Pioneering the treatment of electrical injury


Current Research

Mood and Cognition after Electrical Injury: A Follow-up Study
D. M. Aase; J. W. Fink; R. C. Lee; K. M. Kelley; N. H. Pliskin

Archives of Clinical Neuropsychology 2014

Survivors of electrical injury (EI) often report physical, cognitive and psychological changes. Previous research has shown that EI patients undergo more physical and psychological distress than patients who suffer other traumatic experiences. Prior research exploring psychiatric and cognitive sequelae within the EI patient population has shown that increased depressive symptoms were associated with poorer performance on cognitive measures.

Previously conducted studies have suggested that psychiatric and cognitive disturbances can intensify with time in EI patients. However, these conclusions are limited as the studies either relied on self-reported measures or did not conduct a prospective follow-up. Understanding the association between psychiatric symptoms and cognitive functions over time can help physicians develop better treatment practices for EI patients.

In this study, 20 EI patients who had been assessed by the Chicago Electrical Trauma Research Institute (CETRI) were selected from a pool of 203 potential participants. These participants were selected as they had also completed a follow-up neuropsychological evaluation with CETRI. The patients were assessed an average of 1 year after their electrical injury and re-examined approximately 23 months later. Neuropsychological evaluation was done by testing simple and complex attention by using the Trail Making Test, the Stroop Color and Word Test. BDI and BDII were used to test mood symptoms. A change score was calculated to measure the change in mood symptoms over time.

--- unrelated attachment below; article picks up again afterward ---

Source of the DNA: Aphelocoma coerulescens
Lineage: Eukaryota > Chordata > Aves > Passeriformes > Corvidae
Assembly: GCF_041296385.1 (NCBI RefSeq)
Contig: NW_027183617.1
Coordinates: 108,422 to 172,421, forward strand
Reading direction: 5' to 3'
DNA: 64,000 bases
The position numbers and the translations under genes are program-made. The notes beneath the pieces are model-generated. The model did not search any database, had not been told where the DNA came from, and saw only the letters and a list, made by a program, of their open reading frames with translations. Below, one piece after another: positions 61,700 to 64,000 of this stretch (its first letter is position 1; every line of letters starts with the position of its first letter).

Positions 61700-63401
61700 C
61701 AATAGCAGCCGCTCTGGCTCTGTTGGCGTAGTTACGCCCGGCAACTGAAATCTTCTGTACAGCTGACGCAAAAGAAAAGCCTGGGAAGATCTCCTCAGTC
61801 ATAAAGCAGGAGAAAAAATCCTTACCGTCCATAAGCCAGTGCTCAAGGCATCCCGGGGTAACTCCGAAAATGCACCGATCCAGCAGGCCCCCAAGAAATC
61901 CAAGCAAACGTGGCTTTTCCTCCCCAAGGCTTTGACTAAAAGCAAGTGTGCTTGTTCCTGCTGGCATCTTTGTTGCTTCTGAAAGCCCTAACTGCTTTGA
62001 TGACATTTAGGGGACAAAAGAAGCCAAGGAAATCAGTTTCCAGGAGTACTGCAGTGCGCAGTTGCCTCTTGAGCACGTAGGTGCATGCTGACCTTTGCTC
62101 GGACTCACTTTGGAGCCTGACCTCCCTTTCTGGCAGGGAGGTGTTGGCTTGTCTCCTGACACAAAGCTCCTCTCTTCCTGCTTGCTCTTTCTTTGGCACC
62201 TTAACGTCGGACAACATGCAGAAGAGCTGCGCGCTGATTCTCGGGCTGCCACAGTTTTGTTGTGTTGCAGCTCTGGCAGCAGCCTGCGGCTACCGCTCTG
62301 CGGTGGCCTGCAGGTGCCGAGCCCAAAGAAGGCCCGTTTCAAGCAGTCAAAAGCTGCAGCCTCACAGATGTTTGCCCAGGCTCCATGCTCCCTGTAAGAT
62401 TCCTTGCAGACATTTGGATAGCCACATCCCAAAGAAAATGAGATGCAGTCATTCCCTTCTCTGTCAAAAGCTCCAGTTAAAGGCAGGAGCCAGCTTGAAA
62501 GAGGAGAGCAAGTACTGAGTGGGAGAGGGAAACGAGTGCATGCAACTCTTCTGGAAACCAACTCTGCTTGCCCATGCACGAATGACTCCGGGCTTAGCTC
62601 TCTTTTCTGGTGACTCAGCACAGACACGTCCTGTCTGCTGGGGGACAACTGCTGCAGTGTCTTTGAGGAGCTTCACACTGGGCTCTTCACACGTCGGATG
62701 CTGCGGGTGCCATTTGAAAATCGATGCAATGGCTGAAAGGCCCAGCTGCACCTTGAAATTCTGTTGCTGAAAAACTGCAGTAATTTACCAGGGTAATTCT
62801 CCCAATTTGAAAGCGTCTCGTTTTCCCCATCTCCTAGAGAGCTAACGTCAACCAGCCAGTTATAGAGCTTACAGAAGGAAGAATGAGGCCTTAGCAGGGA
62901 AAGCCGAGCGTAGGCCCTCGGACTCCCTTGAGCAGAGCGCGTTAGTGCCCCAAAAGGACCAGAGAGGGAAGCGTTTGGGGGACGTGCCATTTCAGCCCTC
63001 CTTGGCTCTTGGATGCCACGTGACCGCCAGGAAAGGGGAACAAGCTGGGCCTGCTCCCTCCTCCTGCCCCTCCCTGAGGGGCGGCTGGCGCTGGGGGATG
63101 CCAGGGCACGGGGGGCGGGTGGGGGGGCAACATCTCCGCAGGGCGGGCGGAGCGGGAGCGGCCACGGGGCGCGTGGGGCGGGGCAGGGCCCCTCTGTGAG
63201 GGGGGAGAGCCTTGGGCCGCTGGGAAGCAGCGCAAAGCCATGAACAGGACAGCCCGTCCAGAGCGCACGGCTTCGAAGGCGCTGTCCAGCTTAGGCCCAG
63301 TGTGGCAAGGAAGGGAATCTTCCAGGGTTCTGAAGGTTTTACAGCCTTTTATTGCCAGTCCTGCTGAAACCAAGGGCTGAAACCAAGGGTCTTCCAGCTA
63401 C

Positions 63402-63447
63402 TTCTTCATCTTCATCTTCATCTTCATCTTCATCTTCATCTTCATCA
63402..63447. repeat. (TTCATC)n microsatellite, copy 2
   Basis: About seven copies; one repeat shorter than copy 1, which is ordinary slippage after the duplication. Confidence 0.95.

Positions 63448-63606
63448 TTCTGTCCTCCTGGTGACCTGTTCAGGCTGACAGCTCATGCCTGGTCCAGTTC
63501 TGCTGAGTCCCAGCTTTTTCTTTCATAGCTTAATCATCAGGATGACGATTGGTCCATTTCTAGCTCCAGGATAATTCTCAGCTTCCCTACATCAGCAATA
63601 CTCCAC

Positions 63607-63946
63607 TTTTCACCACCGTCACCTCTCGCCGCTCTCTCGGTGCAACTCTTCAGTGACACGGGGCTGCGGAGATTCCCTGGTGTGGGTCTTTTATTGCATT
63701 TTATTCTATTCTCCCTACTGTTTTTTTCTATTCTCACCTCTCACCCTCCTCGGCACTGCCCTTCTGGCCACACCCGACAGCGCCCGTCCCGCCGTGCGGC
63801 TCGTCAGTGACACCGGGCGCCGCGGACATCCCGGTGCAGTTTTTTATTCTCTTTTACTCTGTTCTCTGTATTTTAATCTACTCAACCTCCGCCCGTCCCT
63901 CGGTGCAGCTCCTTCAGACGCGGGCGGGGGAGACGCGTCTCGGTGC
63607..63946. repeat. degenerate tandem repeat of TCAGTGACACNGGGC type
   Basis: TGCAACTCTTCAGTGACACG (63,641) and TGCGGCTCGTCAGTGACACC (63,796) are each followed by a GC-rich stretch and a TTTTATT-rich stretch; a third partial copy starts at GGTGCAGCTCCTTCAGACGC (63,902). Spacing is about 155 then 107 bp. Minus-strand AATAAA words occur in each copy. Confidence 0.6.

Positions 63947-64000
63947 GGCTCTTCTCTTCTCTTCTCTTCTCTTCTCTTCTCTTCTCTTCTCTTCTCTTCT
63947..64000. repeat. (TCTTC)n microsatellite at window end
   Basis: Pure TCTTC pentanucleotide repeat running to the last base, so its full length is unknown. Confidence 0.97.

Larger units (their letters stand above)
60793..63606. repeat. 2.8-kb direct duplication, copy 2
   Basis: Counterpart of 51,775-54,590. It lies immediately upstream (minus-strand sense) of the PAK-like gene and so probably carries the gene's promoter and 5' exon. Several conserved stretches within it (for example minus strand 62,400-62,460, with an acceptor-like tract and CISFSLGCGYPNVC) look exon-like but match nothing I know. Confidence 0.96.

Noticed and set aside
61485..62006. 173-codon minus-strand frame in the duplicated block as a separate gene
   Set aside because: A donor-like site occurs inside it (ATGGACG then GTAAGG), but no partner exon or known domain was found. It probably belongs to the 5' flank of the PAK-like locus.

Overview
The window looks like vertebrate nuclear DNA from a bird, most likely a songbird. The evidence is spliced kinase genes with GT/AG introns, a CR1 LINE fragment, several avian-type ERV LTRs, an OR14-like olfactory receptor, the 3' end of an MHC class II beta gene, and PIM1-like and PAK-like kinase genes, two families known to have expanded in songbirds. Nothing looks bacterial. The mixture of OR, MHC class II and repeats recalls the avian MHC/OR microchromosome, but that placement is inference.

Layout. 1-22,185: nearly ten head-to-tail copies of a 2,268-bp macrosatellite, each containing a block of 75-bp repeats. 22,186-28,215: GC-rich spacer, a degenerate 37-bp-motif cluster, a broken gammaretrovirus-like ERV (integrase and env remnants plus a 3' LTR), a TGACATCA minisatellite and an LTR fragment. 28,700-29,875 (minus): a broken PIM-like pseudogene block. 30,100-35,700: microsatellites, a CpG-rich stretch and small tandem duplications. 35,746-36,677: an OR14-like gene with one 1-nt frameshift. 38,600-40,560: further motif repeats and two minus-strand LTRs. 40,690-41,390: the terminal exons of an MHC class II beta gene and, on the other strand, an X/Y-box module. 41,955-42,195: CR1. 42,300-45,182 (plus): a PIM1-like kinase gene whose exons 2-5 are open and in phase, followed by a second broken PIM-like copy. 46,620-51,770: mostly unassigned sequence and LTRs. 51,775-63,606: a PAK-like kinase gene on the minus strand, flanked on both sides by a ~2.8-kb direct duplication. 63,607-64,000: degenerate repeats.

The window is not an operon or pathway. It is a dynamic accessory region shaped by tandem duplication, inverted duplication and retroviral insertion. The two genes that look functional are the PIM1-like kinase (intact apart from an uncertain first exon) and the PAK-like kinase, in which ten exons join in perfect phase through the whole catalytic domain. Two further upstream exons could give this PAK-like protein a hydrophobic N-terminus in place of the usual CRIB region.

In the overall sample, there was little change over time from low average to average cognitive outcome measures. However, the results indicated that increases in depressive symptoms over time were consistently associated with poorer performance in tests measuring simple and complex attention. For at least a subset of EI patients, the presence of psychiatric symptoms that occur shortly after the injury appear to have a detrimental effect on some areas of cognitive functioning. Loss of consciousness, litigation status, acute vs. post-acute injury and time between evaluations did not have a significant influence on the changes in cognitive performance.

The study shows that early screening and treatment of psychiatric conditions can help reduce or prevent a decline in cognitive function that may occur shortly after the electrical injury. This paper is one of the few studies that evaluates the relationship between mood and cognitive variables in EI patients over time.


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